AS GOLD Coast Airport prepares to install an instrument landing system (ILS) it says is essential to its operations, the Tugun Cobaki Alliance (TCA) steps up its protest against the airport intrusion onto an environmentally sensitive NSW Crown Reserve.
The TCA is ready to lodge an application to the Administrative Appeals Tribunal for a review of the ILS approval.
Alliance president Jackie McDonald says the ILS will cause permanent irreversible damage to the ecology of a state-protected wetland.
She says the reserve is a public asset, set aside for environmental protection and public recreation.
"We hope that common sense prevails and a future decision to use more modern and less invasive technology is reached," she said.
The footprint of the ILS development, to start by mid-year, is on the coastal lowlands of the Lower Tweed River Estuary - Cobaki Broadwater - on both Commonwealth land and the NSW Crown Reserve.
In an objection to the ILS last year, TCA stated: "The installation of the proposed ILS will result in unnecessary, unacceptable negative impact on coastal landscapes, water resources, landscapes and soils, people and on communities."
The alliance argues that the ILS is obsolete and unnecessarily intrusive, unneighbourly and destructive of unique high-value environment and heritage.
"The Cobaki wetlands is identified as an area with one of the highest levels of flora and fauna species biodiversity in Australia, with more than 800 native species," it points out.
The airport's development plan explains the need for an ILS:
"ILS is a precision, radio navigation, ground-based aid adopted by airports and airlines worldwide to allow aircraft to approach and land in weather conditions that would otherwise have resulted in a missed approach and possible diversion to another airport.
" Gold Coast Airport is the fifth busiest international airport in Australia. However, it is the only airport within the busiest 12 airports in Australia that is not equipped with an ILS.
"The installation of an ILS will result in improved reliability of landings (for equipped aircraft) at Gold Coast Airport during periods of inclement weather."
TCA says that the ILS, which came into use in 1938, is clearly out-dated by other more advanced systems, one of which (SmartTrack) is already installed at Gold Coast Airport.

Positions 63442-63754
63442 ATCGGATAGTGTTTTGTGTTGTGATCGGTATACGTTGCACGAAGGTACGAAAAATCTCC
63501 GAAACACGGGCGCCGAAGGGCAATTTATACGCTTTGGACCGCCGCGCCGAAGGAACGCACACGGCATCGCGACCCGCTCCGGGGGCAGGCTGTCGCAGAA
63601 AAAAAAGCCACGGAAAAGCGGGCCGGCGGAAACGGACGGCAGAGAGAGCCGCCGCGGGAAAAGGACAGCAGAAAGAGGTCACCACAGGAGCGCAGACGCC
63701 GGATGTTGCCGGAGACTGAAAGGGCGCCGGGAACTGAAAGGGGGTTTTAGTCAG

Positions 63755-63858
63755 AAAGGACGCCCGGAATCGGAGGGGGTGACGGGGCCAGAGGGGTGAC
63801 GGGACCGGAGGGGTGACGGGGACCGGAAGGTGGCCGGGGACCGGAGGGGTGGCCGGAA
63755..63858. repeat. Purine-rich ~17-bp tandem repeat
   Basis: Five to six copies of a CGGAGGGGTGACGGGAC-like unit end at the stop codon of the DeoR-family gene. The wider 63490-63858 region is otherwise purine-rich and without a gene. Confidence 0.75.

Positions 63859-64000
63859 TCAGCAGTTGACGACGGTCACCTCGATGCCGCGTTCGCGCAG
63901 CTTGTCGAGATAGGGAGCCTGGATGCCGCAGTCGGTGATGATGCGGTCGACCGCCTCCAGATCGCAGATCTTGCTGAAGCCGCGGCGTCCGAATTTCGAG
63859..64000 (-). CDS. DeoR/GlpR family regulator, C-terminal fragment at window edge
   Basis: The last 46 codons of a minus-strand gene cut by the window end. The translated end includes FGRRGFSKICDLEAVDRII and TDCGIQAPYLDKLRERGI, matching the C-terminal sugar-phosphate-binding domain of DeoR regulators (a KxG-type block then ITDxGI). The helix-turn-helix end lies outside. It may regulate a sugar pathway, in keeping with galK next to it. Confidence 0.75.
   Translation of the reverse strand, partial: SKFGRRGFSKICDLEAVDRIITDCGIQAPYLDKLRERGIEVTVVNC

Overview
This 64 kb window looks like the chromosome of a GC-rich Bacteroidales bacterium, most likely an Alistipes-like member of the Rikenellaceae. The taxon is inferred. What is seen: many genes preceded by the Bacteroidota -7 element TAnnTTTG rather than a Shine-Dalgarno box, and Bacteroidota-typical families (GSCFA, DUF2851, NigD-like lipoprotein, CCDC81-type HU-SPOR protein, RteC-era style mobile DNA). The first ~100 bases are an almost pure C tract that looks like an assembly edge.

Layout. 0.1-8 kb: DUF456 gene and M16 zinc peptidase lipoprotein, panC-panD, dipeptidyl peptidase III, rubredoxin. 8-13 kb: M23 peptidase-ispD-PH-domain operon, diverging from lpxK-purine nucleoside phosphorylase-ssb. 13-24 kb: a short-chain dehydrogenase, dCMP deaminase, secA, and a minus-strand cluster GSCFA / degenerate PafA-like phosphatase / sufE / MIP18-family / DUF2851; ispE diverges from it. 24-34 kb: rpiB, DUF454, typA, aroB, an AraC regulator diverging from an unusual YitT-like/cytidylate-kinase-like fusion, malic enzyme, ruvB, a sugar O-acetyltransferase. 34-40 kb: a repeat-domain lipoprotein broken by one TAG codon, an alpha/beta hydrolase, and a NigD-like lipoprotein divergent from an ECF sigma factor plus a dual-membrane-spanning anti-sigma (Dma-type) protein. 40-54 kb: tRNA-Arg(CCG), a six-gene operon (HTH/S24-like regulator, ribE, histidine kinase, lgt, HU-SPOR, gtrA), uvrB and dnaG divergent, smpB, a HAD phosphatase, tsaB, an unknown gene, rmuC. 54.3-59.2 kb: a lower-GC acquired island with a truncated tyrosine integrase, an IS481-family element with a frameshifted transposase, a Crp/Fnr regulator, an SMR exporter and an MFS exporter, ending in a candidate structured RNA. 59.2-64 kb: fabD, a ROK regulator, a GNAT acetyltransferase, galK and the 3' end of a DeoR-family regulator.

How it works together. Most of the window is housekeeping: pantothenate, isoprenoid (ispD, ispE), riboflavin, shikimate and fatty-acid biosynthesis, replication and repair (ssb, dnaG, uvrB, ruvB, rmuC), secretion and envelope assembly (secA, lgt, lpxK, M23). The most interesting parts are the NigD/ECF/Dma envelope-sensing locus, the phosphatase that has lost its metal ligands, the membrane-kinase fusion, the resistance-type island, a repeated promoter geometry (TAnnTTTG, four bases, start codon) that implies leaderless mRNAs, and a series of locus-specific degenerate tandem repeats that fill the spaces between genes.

"It is our understanding that Australian and New Zealand aircraft are now fitted with the SmartTrack safety landing system and do not require the ILS," TCA states.
"Further, it has been reported that out of over 35,000 aircraft landings, only some 14 aircraft had to be diverted to Brisbane because of bad weather."
Ms McDonald said the Aboriginal cultural heritage values within the airport precinct and its surrounds, known to locals as Murraba, could not be over-stated.
"It is a landscape of national heritage significance, which is still utilised for cultural purpose and expression to the present day," she said.
"The whole of the Cobaki Broadwater is under extreme development pressure. Bit by bit we are gradually destroying a place that is important to the whole nation.
"The cumulative impacts of each of these developments have reached a point where all developments ought to cease until we have a proper understanding of the significance, educational value and extent of the resource our ancestors (the original inhabitants) have left us."
Gold Coast Airport chief operating officer Marion Charlton said the formal development approval process for the ILS was now complete.
"We are focused on moving into the next phase of the project - with construction scheduled for completion in 2017, ahead of the 2018 Commonwealth Games," she said.
"The final Major Development Plan (MDP) for the ILS sets out the potential environmental impacts associated with the works including required vegetation clearing.
"Airservices and Gold Coast Airport will take every opportunity to mitigate the impacts as detailed in the MDP."